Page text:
In the early 1960's, my three children, ages 5, 6 and 7, were all in school. There were too many hours in the day for just housework, so I looked for an outlet and became a foster parent.
Those were the days when unwed mothers went somewhere, gave birth and gave the baby up for adoption. Most of those mothers were young teens. And because they were young, the babies often had problems. So our home was a special home to observe a baby before it was placed and see if there were issues.
Our first four babys were boys, nothing outstanding and all placed for adoption in a few weeks.
The first girl was the one we adopted a year later, a previous blog about Karen Kaye.
Shortly after Karen, we got a boy that seemed normal, but I had a nagging suspicion there was a problem. He didn't seem to hear when we talked to him. So when he was sleeping, I
dropped pans, made loud noises, and finally concluded they needed to check his hearing. He was deaf. But he was placed with an adoptive family.
We also had a boy that had no inclination to keep breathing and we had to watch him constantly to be sure he was okay. We came to a day when I found him unresponsive. My oldest son was a boy scout and had learned CPR. So he immediatly began working on the baby. We got into the car and headed for the nearest Fire Statio while my son kept working on the baby. He was taken to a hospital and put on life support. I don't know what happened to him, being a foster parent did not give us the right to information, and we never heard more about him. However, my son was given an honor by the Scouts for saving a life, had an article in the newspaper and became a minor celebrity, in our home especally.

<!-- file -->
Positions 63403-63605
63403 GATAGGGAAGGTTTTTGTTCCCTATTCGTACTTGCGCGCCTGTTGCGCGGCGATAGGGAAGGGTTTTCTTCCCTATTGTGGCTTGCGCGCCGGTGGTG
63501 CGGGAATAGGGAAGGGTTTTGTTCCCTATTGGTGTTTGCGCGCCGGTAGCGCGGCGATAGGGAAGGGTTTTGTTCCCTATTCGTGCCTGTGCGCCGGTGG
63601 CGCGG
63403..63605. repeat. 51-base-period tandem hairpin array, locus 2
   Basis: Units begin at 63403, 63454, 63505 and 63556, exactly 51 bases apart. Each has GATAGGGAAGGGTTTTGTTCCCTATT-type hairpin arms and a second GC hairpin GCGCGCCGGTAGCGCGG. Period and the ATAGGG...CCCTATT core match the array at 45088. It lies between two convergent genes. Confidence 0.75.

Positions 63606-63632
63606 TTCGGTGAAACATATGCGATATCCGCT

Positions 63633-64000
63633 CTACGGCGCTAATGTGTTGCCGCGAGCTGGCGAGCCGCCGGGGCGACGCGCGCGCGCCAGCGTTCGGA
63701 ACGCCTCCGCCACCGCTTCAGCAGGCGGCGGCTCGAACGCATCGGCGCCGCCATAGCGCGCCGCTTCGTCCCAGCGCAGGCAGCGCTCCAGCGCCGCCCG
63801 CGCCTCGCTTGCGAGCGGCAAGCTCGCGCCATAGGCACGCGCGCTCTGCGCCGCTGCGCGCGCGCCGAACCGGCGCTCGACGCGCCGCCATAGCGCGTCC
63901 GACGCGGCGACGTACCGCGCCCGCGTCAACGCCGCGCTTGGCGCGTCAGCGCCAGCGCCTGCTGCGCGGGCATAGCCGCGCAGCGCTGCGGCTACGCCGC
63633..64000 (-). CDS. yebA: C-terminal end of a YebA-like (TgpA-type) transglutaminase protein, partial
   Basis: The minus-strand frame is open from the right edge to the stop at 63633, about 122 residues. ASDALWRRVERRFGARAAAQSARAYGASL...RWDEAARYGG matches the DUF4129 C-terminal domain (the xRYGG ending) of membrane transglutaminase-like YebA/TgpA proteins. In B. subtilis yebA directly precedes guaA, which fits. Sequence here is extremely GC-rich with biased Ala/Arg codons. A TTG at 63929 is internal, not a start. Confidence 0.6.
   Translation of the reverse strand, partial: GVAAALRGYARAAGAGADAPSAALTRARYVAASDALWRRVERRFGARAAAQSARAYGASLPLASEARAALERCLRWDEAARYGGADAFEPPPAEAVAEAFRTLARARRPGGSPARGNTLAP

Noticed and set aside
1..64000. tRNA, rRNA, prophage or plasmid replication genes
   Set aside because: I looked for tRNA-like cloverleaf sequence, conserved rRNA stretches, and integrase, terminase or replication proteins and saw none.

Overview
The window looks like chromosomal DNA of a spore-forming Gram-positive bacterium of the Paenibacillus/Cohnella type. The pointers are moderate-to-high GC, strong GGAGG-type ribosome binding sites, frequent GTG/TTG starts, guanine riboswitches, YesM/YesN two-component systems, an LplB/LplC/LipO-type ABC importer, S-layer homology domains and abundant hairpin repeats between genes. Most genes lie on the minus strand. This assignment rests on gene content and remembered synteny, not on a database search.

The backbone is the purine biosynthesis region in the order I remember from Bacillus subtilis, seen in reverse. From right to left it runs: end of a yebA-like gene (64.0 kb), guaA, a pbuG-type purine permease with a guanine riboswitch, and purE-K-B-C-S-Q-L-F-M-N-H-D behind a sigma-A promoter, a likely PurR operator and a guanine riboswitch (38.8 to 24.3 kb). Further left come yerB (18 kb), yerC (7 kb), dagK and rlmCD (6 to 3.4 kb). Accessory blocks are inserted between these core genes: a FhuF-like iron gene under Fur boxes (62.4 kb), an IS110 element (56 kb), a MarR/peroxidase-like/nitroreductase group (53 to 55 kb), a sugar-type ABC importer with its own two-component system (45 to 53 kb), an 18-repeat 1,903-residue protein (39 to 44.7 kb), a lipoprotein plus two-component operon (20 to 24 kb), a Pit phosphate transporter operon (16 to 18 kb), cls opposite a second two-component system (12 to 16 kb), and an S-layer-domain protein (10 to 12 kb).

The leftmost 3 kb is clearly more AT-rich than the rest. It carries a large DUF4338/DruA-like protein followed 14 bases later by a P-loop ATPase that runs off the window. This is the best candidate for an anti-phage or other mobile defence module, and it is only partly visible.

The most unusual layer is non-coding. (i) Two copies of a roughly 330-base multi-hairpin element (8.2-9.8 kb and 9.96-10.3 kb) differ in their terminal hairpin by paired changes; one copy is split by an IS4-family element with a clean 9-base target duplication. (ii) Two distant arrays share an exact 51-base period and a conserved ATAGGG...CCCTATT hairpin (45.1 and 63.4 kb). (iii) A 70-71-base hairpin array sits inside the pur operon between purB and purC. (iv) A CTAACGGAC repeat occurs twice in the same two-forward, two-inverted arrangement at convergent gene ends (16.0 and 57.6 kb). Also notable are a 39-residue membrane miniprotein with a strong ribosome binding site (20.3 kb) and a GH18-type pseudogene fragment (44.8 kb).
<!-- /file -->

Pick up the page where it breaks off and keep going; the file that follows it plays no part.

There was a day my daughter, about 8 or 9 by then, and I were grocery shopping. We were at the check out stand when two little older ladies came up and asked to see my baby,which I gladly showed them. Then they wanted to look at my daughter's "doll." They were quite surprised to see it was another real baby. So they asked if the baby's were twins. No, we told them, one was three months old and one was six months old. Well, you could see the wheels turning as they tried to figure that out. We just smiled and left the store, but when we got to the car, we collapsed in laughter.
After we had made a move to Texas, we were asked to take a boy who had been in an incubator for several weeks but seemed to be okay. The first night we had him we lost him. I had two babies, and got up to feed the one who started fussing first. After getting her back to bed, I fixed the bottle and went to get the other child. I knew immediatly he was dead. We called an ambulance, and he was worked on and taken to a hospital but did not respond. At this point, I nearly gave up foster care,but luckily did not.
We then got our first African American child, a darling little guy we called our chocolate baby. His mom was young and to keep him quiet, constantly fed him until he was very overweight, so we helped get his weight back down.
Our years were filled with great experiences, some sad, mostly happy and all rewarding.
But there came a day when the baby's were no longer the ones in need of foster parents, and they asked us to take in troubled teens., I had three great teens by then and decided to quit, as three were a handful.
Missed the extra little ones around, but life moved on, as did our experience with the Air Force, we just kept movng around.